TRAVEL EYE: Driving Route 66 - The Ultimate American Adventure

We're on a road trip. In my book; the 'ultimate road trip'. We're travelling Route 66 - also known as the 'Main Street of America' and the 'Mother Road'. We're very excited.

We're on a road trip. In my book; the 'ultimate road trip'. We're travelling Route 66 - also known as the 'Main Street of America' and the 'Mother Road'. We're very excited.

Continued from Part One:

New Mexico

If there's one thing to do before crossing the border into New Mexico, it's to fill up on petrol and water. The next big city on the Mother Road is Albuquerque, three hours away. The chances are temperatures will be scorching too (we were driving in 110 degrees Fahrenheit here), so definitely stop at the idyllic Santa Rosa town for a dip in a natural water hole.

Our biggest detour happens in New Mexico. Rather than follow the traditional route through Albuquerque, we decide to head north on the 285 to Santa Fe to check out the state's famous art district. Staying at the Motel6 at Santa Fe Plaza, the next couple of days are spent wandering through the native markets, picking up pretty anklets made of turquoise (the area's natural stone) and getting to know locals at the friendly Second Street Brewery.

Brunch is a mouth-watering platter of over-easy eggs, corn tortilla and black beans with green chili at the Luminaria restaurant at the Inn and Spa at Loretto - and an hour up the road, we spend a lazy evening in a muscle-melting hot pool at the Ojo Caliente Mineral Springs Resort & Spa ($40 for two people, for the day). For a real treat, book in an Ancient Echoes therapy of the head, neck and shoulders ($109 for 50 minutes) and be transported into a world of massage heaven.


Just a casual five hours from Santa Fe, my friend Charlie and I are amongst the ruby mountains of Arizona, soaking up the sun on the grass in Flagstaff. Around the corner on San Francisco Street, friends laze outside cafes while in the central square, pop-up creperies and burger bars fill up for the evening. We enjoy a savoury crepe (the Aspen - apple and Swiss cheese with honey is dreamy), before hitting the road for another couple of hours (note: when you're driving across America, two hours seems like a breeze) - reaching the neon-lit diners, late-night karaoke, white-picket-fence town of Williams - gateway to the Grand Canyon - in time for dinner.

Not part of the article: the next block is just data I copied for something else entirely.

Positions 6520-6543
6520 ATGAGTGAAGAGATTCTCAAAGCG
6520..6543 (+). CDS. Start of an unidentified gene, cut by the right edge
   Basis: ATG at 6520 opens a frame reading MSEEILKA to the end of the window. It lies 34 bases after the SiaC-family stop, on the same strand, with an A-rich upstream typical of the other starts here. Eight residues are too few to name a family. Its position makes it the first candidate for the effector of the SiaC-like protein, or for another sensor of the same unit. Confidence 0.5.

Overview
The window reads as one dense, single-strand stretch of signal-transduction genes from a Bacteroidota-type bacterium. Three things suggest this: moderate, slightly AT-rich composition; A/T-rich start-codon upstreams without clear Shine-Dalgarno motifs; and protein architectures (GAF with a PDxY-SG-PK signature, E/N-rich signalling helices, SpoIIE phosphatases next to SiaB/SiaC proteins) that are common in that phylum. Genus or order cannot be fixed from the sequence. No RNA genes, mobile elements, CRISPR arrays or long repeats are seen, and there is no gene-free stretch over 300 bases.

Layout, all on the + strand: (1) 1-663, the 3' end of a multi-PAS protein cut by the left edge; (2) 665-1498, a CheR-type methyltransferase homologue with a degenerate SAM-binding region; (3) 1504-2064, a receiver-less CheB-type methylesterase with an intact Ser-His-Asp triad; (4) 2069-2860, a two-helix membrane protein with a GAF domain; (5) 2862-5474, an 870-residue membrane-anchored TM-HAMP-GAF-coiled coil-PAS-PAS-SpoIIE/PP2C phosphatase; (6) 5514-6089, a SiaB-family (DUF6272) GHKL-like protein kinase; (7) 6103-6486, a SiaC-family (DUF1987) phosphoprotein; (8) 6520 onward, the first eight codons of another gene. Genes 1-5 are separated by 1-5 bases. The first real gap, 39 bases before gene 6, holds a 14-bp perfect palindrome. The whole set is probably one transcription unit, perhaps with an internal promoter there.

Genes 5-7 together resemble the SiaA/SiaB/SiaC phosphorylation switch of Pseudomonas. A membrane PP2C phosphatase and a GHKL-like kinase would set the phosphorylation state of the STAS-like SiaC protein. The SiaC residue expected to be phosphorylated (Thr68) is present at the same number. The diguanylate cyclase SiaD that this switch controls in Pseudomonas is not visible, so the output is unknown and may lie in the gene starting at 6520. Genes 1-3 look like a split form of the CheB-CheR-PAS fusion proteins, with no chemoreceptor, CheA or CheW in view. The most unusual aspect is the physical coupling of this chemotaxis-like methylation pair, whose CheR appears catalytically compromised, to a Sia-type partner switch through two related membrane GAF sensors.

The Grand Canyon

Each day, tiny Williams town thrives with thousands of visitors - all of whom are either about to or have already taken a ride on the Grand Canyon Railway. Trains depart at 10am daily to this spectacular natural wonder of the world (starting from $75 return) - but not before visitors have experienced a (pretend) Wild West shoot out near the platform. On board, you are encouraged to sit back with a glass of wine while the old carriages rustle through the desert.

Once at the South Rim, the eight-mile hike along the Bright Angel Trail into the canyon and Colorado River is magnificent, with four turn-around spots along the way so you won't miss the 3.30pm return train.


Our final drive from Arizona into California was the hottest, with outside temperatures hitting a sizzling 121 degrees Fahrenheit (that's almost 50 degrees Celsius) at the border crossing near Needles. This is the Mojave Desert, and needless to say a full tank of petrol is vital. A few hours of nothing but sandy surroundings later, we enter the city limits of Los Angeles - the final stage of our journey.

Pulling into the cool surroundings of Silver Lake, Charlie and I reward ourselves with a juicy beef carnitas burrito at El Conquistador Cantina. The service is impressive here and we hungrily tuck into the free basket of tacos and bowls of gazpacho.

Having just one day in LA doesn't allow anywhere near enough time, so if you do make it to the West Coast - stay for at least five. We spend our final 24 hours perfecting our one-day-in-LA plan; pancakes in Pasadena, photo ops at Griffith Park in front of the distant Hollywood sign and taking in the final rays of sunshine on Malibu Beach - before heading back to our Motel6 Hollywood home. From here, it's an easy stroll to the Roosevelt Hotel on Hollywood Boulevard for cocktails and burgers. Founded in 1927 by a well-loved group of film industry personalities including Douglas Fairbanks, this hotel has been home to many-a-movie-star during filming - like the beautiful Marilyn Monroe, who adored the place. A visit to the famous Grauman's Chinese Theatre is a two-minute walk.

Finally, we settle into the cushiony red booths at what was Humphrey Bogart's favourite bar, The Formosa on Santa Monica Boulevard, for one final drink to toast the end of our road trip.

We have travelled more than 1,450 miles in ten days. That deserves a 'Cheers!'

The deal

Motel 6 promise a clean, comfortable room and great service for the lowest price of any national chain in the USA. Rooms cost as little as $25 dollars per night. To book visit

Ojo Caliente Mineral Springs Resort & Spa:

Grand Canyon Railway: